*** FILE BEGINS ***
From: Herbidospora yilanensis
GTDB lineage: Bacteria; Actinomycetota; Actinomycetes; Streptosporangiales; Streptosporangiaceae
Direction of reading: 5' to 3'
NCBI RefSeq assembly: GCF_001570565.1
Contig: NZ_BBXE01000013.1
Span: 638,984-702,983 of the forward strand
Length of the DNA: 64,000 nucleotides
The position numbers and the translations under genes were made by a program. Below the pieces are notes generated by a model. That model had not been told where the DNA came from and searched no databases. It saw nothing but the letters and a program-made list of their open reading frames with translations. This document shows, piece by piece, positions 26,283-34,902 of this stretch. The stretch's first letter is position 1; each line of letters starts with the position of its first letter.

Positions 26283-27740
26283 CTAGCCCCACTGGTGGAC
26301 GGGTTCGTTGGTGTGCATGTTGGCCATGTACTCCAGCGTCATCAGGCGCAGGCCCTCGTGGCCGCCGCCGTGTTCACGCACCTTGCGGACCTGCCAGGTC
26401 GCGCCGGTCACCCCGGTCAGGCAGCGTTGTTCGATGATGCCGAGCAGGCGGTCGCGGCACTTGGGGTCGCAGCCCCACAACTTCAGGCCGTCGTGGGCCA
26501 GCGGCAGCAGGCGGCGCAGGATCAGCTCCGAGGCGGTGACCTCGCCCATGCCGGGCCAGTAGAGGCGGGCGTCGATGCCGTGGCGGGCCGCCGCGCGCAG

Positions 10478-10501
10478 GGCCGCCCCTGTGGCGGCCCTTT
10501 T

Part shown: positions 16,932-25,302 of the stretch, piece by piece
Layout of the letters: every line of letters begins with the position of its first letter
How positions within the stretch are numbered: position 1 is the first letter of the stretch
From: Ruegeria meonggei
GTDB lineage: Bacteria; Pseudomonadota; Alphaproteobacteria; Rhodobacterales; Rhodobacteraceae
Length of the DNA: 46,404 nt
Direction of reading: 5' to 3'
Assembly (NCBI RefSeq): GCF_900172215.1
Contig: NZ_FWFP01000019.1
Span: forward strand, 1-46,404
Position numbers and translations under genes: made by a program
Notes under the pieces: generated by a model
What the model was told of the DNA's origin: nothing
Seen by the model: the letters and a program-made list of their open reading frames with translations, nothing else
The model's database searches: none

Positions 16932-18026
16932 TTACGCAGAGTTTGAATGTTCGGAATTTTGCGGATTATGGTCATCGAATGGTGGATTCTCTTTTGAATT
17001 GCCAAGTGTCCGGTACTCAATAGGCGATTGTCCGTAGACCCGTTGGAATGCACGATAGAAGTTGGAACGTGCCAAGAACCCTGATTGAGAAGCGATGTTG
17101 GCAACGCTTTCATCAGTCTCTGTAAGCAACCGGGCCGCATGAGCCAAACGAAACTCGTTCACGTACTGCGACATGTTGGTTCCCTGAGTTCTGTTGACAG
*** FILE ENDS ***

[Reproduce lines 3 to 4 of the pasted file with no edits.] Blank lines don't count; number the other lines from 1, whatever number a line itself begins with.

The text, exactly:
Direction of reading: 5' to 3'
NCBI RefSeq assembly: GCF_001570565.1